August 10, 2022

Regenerative change could double vegetable production

A UK-wide adoption of regenerative farming practices would produce double the current amount of vegetables and pulses, and result in a 75% drop in pork and chicken production.

This is according to the Sustainable Food Trust (SFT) whose new reportFeeding Britain from the Ground Up, models the impact of a full shift to sustainable and regenerative farming practices across the UK on UK diets.

He concluded that vegetable production would double, with greater diversity of crops grown much more widely across the country, often in mixed farming systems.

Production of UK grown pulses would also double due to their importance in sustainable crop rotations and for human and animal nutrition.

However, cereal production would decrease by half due to a reduction in the area of ​​cereal land and the elimination of synthetic inputs. This, in turn, would mean a significant reduction in the amount fed to livestock, resulting in a drop in chicken and pork production of 75% and a drop in egg production of around 50%.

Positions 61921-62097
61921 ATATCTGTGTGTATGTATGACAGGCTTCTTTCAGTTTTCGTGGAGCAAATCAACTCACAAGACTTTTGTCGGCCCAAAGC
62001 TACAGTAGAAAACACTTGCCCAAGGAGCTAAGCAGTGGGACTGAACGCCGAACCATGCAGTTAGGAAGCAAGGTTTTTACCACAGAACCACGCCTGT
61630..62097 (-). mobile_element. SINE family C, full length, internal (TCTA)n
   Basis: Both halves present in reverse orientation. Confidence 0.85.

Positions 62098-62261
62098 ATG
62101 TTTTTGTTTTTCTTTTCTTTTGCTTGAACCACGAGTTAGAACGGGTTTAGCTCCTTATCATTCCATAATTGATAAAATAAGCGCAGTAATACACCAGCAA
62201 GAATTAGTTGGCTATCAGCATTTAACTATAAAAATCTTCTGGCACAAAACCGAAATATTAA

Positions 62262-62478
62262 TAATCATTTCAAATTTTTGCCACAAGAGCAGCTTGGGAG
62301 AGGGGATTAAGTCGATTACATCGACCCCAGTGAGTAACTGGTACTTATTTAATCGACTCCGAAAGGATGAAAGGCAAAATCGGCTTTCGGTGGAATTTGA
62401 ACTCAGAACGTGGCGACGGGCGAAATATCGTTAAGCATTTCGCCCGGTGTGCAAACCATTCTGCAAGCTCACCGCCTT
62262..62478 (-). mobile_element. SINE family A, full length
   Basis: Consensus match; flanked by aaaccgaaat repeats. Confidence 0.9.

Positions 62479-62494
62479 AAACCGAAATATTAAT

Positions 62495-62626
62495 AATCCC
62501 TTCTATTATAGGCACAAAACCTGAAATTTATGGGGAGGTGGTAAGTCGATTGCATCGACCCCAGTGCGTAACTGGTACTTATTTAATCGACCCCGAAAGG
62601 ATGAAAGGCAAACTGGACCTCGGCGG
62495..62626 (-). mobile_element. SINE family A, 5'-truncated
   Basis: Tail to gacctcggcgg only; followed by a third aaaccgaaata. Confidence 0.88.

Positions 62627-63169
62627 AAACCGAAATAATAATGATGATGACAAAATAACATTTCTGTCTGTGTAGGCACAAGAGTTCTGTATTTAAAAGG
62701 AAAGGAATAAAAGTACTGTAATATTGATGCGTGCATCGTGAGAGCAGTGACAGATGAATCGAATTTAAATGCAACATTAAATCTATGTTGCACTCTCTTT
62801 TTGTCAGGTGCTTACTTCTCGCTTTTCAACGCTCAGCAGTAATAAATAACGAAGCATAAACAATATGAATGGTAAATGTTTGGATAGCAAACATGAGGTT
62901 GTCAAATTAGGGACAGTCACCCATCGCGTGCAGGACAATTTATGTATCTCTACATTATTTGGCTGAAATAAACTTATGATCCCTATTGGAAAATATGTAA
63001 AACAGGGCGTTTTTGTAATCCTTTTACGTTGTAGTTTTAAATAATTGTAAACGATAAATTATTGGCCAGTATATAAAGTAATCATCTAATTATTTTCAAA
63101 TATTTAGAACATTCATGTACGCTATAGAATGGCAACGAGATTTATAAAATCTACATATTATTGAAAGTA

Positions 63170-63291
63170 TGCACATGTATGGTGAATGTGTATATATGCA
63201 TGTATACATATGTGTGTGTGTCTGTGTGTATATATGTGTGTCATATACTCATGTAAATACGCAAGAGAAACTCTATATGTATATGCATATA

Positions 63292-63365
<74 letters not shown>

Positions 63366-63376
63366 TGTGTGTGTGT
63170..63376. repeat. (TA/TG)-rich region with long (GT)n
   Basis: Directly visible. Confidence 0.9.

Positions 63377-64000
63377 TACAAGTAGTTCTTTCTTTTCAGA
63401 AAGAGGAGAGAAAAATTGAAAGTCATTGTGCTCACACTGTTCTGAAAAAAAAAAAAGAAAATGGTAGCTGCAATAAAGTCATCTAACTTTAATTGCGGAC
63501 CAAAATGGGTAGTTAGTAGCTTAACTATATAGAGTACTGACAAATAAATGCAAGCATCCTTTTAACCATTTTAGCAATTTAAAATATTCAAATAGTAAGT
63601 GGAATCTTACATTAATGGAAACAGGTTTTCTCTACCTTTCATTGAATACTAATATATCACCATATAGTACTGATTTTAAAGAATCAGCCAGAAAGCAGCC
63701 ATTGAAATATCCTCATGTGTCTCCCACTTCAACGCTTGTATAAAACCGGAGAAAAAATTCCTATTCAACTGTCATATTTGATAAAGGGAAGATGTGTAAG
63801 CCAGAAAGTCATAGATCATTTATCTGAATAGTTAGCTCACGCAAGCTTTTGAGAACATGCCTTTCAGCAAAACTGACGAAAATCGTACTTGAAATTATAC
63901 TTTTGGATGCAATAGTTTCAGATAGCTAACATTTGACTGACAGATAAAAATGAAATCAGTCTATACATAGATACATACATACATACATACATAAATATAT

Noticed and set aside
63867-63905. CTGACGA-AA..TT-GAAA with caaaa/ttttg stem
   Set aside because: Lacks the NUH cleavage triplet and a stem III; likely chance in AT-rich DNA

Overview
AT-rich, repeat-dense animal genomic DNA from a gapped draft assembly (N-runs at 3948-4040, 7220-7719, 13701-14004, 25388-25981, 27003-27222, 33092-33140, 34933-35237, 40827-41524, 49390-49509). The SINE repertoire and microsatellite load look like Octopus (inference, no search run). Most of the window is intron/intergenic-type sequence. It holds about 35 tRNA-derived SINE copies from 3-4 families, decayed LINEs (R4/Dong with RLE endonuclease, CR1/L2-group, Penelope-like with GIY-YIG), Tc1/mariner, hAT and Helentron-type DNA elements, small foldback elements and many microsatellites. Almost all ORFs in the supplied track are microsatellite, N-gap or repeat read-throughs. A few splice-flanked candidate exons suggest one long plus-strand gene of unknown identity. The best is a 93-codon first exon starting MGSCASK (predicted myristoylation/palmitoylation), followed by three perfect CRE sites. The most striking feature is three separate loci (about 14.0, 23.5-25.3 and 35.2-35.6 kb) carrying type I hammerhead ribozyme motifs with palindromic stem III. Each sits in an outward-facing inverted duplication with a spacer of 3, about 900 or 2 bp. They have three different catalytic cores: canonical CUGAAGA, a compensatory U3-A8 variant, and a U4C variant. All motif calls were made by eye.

SFT said around the same amount of beef and lamb would be produced due to the importance of livestock grazing in sustainable farming systems, while milk production would drop by around 25% due to the shift. pasture-based systems. The model does not, however, include climate impacts – a measure that results in a significant reduction in red meat consumption in other modeling exercises.

According to the SFT scenario, there would be a general shift towards mixed farming and more land for trees and nature.

“With the current cost of living crisis and increasing hunger and food shortages around the world, amplified by the war in Ukraine, we are faced with a choice as to how to ensure national food security. while addressing the pressing issues of climate change, nature loss and human health,” said Patrick Holden, CEO of the Sustainable Food Trust. “We can either double down on industrial agriculture to produce foods that are bad for our health, the environment and food security – or we can turn this crisis into an opportunity to accelerate more sustainable food and agriculture and ultimately ensure that everyone has access to healthy food and sustainable.